Currently, there are no FDA-approved pharmacologic agents available which are specifically designed for treatment of chronic HIV-associated neuropathy. The analgesics currently used target neurons (i.e., opioids), but these drugs are only modestly effective for chronic pain and have significant CNS side effects . Our study supports the approach of using inhibitors of microglial activation to limit immune activation-induced neuropathic damage and, correspondingly, ameliorate peripheral neuropathy .
Our findings demonstrated that during retroviral infection, circulating CD4+ and CD8+ T-cells, as well as macrophages, cross the blood-nerve barrier and enter the spinal cord to perform surveillance functions. This cellular infiltration, along with reactive gliosis, is associated with increased neuropathic pain resulting in neuronal damage. However, these are certainly not the sole factors and the mechanistic linkage between cellular infiltration and pain remains to be determined. In subsequent studies we will investigate mechanisms driving neuronal damage and the development of neuropathic pain.
Although, it has previously been reported that LP-BM5 infection results in enhanced mechanical hypersensitivity to pain , in this study, we demonstrated the linkage between neuropathic pain and nitrosative damage to the neurons in LSC and DRG. Furthermore, knocking out the PD-1: PD-L1 negative checkpoint pathway was found to aggravate pain sensitivity. The observed mechanical hypersensitivity in LP-BM5-infected animals was found to be associated with increased infiltration of CD4+ and CD8+ T-cells, increased macrophage infiltration, and reactive gliosis in the spinal cord. These findings will help further elucidate mechanisms underlying HIV DSP and may be used to test candidate therapeutics.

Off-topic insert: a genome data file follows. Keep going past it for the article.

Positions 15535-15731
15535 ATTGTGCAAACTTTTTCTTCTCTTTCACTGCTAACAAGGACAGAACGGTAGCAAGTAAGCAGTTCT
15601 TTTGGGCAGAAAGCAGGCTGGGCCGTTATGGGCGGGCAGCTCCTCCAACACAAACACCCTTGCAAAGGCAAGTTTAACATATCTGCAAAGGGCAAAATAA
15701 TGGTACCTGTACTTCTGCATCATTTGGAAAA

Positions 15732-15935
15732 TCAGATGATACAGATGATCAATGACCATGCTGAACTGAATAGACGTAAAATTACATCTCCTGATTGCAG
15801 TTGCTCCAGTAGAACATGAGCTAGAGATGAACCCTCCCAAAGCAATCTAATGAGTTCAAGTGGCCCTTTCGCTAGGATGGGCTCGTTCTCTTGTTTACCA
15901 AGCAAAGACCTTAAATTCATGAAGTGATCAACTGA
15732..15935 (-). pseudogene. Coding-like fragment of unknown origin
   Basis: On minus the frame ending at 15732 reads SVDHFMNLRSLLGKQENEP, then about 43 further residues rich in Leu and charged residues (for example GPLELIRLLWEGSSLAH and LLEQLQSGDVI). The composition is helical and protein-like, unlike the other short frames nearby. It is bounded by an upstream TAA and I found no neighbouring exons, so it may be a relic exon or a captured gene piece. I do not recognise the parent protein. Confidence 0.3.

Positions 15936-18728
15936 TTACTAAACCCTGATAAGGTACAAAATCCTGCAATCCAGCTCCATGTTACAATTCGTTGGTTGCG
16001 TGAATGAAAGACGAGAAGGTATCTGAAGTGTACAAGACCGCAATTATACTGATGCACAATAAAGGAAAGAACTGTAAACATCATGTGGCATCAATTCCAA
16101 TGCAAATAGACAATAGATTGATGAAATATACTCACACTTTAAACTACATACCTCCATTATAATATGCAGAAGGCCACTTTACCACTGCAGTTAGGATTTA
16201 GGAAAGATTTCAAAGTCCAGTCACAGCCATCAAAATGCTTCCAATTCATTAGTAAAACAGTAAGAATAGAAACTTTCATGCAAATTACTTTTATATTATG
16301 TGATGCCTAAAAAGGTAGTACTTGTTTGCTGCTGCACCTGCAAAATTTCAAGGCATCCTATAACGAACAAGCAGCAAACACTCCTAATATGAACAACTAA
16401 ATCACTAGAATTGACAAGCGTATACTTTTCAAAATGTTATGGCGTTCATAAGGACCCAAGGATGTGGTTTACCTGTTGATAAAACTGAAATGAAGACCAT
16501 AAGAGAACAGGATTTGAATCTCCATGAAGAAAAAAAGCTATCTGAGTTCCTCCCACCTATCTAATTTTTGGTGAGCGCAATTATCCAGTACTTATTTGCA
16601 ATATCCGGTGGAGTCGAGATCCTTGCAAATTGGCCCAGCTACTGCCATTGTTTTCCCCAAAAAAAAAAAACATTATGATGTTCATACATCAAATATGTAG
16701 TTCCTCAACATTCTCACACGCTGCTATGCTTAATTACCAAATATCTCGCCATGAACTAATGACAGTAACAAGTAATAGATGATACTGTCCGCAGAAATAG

Combination antiretroviral therapy
Calcitonin gene-related peptide
Dorsal root ganglion
Distal symmetrical polyneuropathy
Human Immunodeficiency virus
Ionized calcium binding adaptor molecule
Intraepidermal nerve fiber
Lumbar spinal cord
Murine-acquired immunodeficiency syndrome
- PGP 9.5:
Protein Gene Product 9.5
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This work was supported by award DA-039464 from the National Institute on Drug Abuse. The funders had no role in study design, data collection and analysis, decision to publish, or preparation of the manuscript.
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This study was carried out in strict accordance with recommendations in the Guide for the Care and Use of Laboratory Animals of the National Institutes of Health. The protocol was approved by the Institutional Animal Care and Use Committee (protocol number: 1709-35110A and breeding protocol number: 1702-34587A) of the University of Minnesota.
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Chauhan, P., Sheng, W.S., Hu, S. et al. Nitrosative damage during retrovirus infection-induced neuropathic pain. J Neuroinflammation 15, 66 (2018). https://doi.org/10.1186/s12974-018-1107-7
- Neuropathic pain
- Reactive gliosis
- PD-1 KO